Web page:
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US open source internetvoting by mail experiment stopped after hacking

Washington DC had a problem. Between the primaries and the general elections there was not enough time to follow the strict paper procedures to inform the and handle the voters overseas (for example Military). Voters overseas have always been the locomotive for the evoting train and some seem very open to the idea. By the way we shop online and do our taxes online, so why not vote online.

Because there is no worse election than a rigged election or when there are doubts about the results of the election. And I don't say that paper elections are without mistakes but in Holland they are going to concentrate on a scanning technology for the paper ballots so that it is easier to count and less mistakes could be made. The paper elections have some mistakes but except in small local elections were every vote counts (and recounts are part of the process) these don't have a real influence on the number of elected representatives. The problem with electronic elections is that a manipulation of the system and the tendency is possible. You could manipulate in theory an electronic voting process with only a few machines and complices. 

But the advocates of this industry say that they will use different checks and controls throughout the process so that the electronic process itself will be safer. The problem with that is - as the Dutch concluded after years of research - that when you do that as it should be - the total cost will be enormous and even than that it won't be futureproof - as hacking and attacktechnology advances faster than defensive technologies.

So a test in Washington DC with a mailbased evoting system was suspended after whitehat hackers penetrated the system and showed that it could be manipulated. One should also take into account that with the number of Americans serving or living overseas and that the presidential elections in the US were very narrow (or according to some even stolen) victories a possibility of rigging a few thousand votes from overseas could make a state or district (and an election) fall into the hands of the other party.

The hackers just changed the website, but according to change the evoting website they had access to everything and could change anything (for example the operations behind the voting buttons).

The system was open source (the myth of secure open source) and was tested internally but not by independent institutions - as is the case with the voting booths (even if those sometimes also pose big problems).

The 300.000 $ are down the drain because some stupid security mistake could be manipulated by a student.

The dutch rest their case again - invest in technology to treat the paper ballots so the humans make less mistakes.

And to hell with the news that wants election results right after the closing of the voting stations.

It is not because we have a result that we have a government :)  from Belgium

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10/04/2010

Google malware alerts now available for administrators and ITsecurity people

Safe Browsing Alerts for Network Administrators allows autonomous system (AS) administrators to register to receive Google Safe Browsing notifications. The goal is to provide network administrators with information of malicious content that is being hosted on their networks.

So go to your google account - your administrator functions and test this

it is surely worth the small effort - if not for your own image, than for that of your clients who have more or less put their trust in you (and a lousy programmer)

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10/01/2010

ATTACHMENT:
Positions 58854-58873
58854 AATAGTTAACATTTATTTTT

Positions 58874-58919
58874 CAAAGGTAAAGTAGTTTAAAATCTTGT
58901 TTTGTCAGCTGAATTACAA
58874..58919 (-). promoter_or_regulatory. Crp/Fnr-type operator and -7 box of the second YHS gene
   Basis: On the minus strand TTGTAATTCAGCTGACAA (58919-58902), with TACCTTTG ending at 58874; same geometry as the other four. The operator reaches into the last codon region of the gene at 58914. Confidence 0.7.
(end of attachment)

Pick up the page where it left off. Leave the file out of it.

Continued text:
AC Law email loss : 5 essential questions that arise

First they downloaded and distributed the whole database and backup and didn't filter only those emails that were relevant to their cause. This means that personal and other emails (about other cases) are also compromised. This could have an influence on clients, trials and the confidential relationship between clients and their lawyers.

Secondly there are very few personal emails in the mailboxes. This can be used by organisations to show the advantages of strictly seperating personal and official mails in different mailboxes.

Thirdly not all mailboxes are full. Which means that some persons kept their mails on their PC or iphone or whatever. In a more legal environment ( sic ) this would become a big problem. They say that the emails are not official and so on, but many things are organised and decided or confirmed by email and I suppose that there was no official letter confirming all the emails.

Fourth there is a legal disclaimer that says that if the email is not intended to be read by you that you should destroy it. Legally the firm can now go after each publisher or distributor of the emails. Even if those disclaimers mean nothing, they could be the argument that gives legal departments at blogging and filehosting firms to destroy the files with or the postings-blogs about these emails. It would also be hard to use these emails during trials and hearings as legally they don't exist - unless they are handed over during a legal discovery process.

Fifth - and not last - the quantity of information that is in fact compromised is enormous and the work that will have to be done to limit privacy and securityproblems that could arise from them - especially against targeted attacks will ask very detailed planning and follow up during an extended time.

Finally I think their business model and their agency is down the sink with this. How can you trust your legal business with a firm that is not capable of even ensuring your security after a stupid DDOS attack. This means that legal businesses (lawyers, researchers and that kind of legal mercenaries) will have to invest heavily in highly secured encrypted email- and filesystems and make encryption and datadestruction of information after loss of a laptop of smartphone an obligation. Also they will have to show - once again - at all their employees that they have to follow strictly the procedures because otherwise the firm could be hit fatally after a security incident.